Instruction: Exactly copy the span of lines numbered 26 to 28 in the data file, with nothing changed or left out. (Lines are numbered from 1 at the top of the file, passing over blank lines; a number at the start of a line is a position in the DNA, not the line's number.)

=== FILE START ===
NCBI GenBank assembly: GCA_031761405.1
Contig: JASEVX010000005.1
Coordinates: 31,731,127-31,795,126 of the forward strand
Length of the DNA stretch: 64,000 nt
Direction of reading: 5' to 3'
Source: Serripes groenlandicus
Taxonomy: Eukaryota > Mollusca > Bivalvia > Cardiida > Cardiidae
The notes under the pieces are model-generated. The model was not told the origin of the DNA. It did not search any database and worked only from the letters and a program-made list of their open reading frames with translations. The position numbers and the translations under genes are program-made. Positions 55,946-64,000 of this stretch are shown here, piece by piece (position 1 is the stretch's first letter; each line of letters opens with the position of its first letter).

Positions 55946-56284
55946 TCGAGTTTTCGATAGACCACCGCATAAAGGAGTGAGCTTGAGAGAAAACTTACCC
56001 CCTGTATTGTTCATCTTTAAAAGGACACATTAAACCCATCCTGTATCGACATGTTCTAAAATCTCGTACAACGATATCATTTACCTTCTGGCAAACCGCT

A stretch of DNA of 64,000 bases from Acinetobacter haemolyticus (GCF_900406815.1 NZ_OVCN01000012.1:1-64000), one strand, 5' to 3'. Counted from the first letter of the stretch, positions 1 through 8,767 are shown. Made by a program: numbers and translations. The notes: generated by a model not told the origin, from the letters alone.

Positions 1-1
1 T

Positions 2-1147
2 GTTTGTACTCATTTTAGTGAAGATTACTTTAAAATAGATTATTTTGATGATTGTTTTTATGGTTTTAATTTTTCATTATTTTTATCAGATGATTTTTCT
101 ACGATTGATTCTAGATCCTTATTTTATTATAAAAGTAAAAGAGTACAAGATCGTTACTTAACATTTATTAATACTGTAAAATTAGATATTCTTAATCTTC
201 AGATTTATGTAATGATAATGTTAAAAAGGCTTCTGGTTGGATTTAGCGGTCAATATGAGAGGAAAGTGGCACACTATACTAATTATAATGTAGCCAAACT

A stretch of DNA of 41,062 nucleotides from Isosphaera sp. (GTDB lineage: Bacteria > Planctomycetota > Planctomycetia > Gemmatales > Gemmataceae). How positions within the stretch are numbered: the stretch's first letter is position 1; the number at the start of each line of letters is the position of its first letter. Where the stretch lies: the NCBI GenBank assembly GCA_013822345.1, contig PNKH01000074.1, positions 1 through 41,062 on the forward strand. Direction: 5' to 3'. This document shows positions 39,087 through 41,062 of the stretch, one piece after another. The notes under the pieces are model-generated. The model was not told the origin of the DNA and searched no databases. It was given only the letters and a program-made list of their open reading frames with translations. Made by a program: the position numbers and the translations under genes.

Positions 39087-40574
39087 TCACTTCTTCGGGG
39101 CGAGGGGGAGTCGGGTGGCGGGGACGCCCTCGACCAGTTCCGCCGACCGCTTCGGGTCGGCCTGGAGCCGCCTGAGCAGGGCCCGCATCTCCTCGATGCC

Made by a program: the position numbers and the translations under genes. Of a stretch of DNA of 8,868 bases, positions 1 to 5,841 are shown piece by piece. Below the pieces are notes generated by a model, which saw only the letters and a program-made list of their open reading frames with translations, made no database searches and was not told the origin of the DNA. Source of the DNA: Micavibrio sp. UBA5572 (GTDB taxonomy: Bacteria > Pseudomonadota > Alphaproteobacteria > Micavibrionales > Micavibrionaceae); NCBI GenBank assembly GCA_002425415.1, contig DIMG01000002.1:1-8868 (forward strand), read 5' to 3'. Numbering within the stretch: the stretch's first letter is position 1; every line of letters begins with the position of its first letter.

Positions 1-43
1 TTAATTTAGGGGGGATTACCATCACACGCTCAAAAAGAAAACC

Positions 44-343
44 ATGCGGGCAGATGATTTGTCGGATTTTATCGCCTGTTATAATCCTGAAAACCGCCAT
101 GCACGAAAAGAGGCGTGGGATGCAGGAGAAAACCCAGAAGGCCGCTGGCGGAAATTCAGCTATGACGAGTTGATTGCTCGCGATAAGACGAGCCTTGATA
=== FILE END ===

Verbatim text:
Positions 44-343
44 ATGCGGGCAGATGATTTGTCGGATTTTATCGCCTGTTATAATCCTGAAAACCGCCAT
101 GCACGAAAAGAGGCGTGGGATGCAGGAGAAAACCCAGAAGGCCGCTGGCGGAAATTCAGCTATGACGAGTTGATTGCTCGCGATAAGACGAGCCTTGATA